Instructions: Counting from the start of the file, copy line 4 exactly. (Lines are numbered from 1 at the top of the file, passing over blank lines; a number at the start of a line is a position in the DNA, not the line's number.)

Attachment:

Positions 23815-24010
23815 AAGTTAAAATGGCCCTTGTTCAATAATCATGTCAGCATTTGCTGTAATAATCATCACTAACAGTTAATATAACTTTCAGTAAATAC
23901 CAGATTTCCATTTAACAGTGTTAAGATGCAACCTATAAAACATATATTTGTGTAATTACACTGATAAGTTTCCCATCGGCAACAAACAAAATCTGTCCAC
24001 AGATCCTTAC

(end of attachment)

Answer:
24001 AGATCCTTAC